Saturday, February 18, 2012
A couple of years ago, I wrote a post titled Better Communication: Annotate Your Thoughts, which I wrote after a fraternity brother made a comment about my administration's poor communication. As the president of the local chapter, I take responsibility for our lack of sharing and transparency. I still do.
Earlier this week, the local chapter fell victim to another issue that could have been avoided had we developed a stronger communication system. As a result of that situation, I'd like to brainstorm some initial thoughts on the subject and identify a few recommendations for making things better in the future.
Without going too deep into the chapter's business, something unexpected happened. Instead of addressing the issue immediately, the problem festered and quickly grew out of control. There were plenty of rumors and assumptions to go around. As a result, members grew concerned, upset, frustrated, confused, and ultimately distracted. For days, it spread from one part of the state to the other and back again.
In the past, these kinds of problems caused unnecessary complications that do more harm than good. While I use the fraternal organization to introduce the topic, this problem is not limited to our membership, region, or gender only. It can happen to you, too. It's universal.
The Back Story
What I haven't told you is that my administration was all over the problem from the moment it reared it's ugly head. Unfortunately, nobody outside the few called to fix it were aware of the strategy and the action to resolve it. As a result, people reacted the way you'd expect them to react in the absence of information. They panicked. Can I blame them? Absolutely not!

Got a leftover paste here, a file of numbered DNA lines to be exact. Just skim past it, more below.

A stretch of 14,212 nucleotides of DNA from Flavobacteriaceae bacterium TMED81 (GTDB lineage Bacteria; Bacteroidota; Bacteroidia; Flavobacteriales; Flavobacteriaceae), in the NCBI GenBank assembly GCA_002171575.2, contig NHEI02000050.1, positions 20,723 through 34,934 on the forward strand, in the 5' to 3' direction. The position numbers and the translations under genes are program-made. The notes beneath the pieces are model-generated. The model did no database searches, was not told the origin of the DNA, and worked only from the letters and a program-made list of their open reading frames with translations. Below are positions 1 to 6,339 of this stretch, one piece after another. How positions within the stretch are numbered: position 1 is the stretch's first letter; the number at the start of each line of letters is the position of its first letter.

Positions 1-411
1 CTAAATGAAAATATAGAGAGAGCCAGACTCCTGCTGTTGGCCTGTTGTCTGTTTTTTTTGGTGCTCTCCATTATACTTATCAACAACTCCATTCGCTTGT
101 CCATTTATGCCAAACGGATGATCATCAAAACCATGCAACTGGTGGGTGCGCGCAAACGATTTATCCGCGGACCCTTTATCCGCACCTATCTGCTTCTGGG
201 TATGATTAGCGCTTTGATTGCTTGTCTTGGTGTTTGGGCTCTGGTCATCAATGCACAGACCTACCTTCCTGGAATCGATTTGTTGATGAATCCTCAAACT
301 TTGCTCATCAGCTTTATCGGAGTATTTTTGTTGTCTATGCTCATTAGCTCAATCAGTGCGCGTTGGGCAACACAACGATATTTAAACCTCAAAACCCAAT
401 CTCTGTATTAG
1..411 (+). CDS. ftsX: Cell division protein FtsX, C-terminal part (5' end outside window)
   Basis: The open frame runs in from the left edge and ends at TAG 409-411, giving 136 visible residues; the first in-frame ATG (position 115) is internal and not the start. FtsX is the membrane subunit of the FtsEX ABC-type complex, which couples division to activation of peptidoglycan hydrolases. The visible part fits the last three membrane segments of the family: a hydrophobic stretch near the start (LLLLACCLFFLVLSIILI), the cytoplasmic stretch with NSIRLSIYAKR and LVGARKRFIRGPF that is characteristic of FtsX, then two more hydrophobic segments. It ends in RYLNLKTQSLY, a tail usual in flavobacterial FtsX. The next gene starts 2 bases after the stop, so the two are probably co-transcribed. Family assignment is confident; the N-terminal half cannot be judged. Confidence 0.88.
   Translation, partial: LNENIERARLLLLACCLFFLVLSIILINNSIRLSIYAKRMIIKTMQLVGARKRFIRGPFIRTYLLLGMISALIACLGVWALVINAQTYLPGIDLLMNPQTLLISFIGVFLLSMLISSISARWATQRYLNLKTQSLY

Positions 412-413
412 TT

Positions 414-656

In hindsight, I would have handled it a bit different. Instead of keeping silent, I would have reported what I knew and shared our plan to resolve it. As new information became available, I would continue to provide updates. It's that simple.
Moving forward, I would like to share a few recommendations on what I can do better next time. While I'm writing it for me, feel free to borrow whatever you need.
Recommendations For Change
Recognize The Problem
In my story, the first bad decision was not communicating with the membership. When I was first made aware of the issue, I should have recognized that there was a problem.
At work, I receive hundreds of emails per day. Sometimes I respond immediately and other times I schedule a response for later in the day (or week...if I'm really busy). Most people accept a reasonable delay with email or voice mail. However, if it takes too long to respond, a small issue can quickly grow out of control.
Recommendation: Recognize the problem when you are first made aware of its existence. You can do this by responding to an email or verbally expressing that you identify that there is a problem.
Provide Updates Often
The second mistake in this whole situation was not involving the chapter in our game plan. As the week rolled on, the membership received no official word on what the next steps were going to be. As a result, brothers started taking matters into their own hands.
Recommendation: Be open and transparent about what others can expect from you. Share your plans and any related updates regularly.
One of the worst things one can do in a situation like this is to do NOTHING at all. Listening to doctors, early detection and a deliberate response is a good thing. Waiting for things to get better without action is bad. Ignoring an issue often leads to a bigger problem.
Recommendation: Don't wait for problems to iron themselves out. Act NOW!
In closing, remember to recognize the problem when you are first made aware of it, control expectations by sharing your plans for resolution, and take action immediately.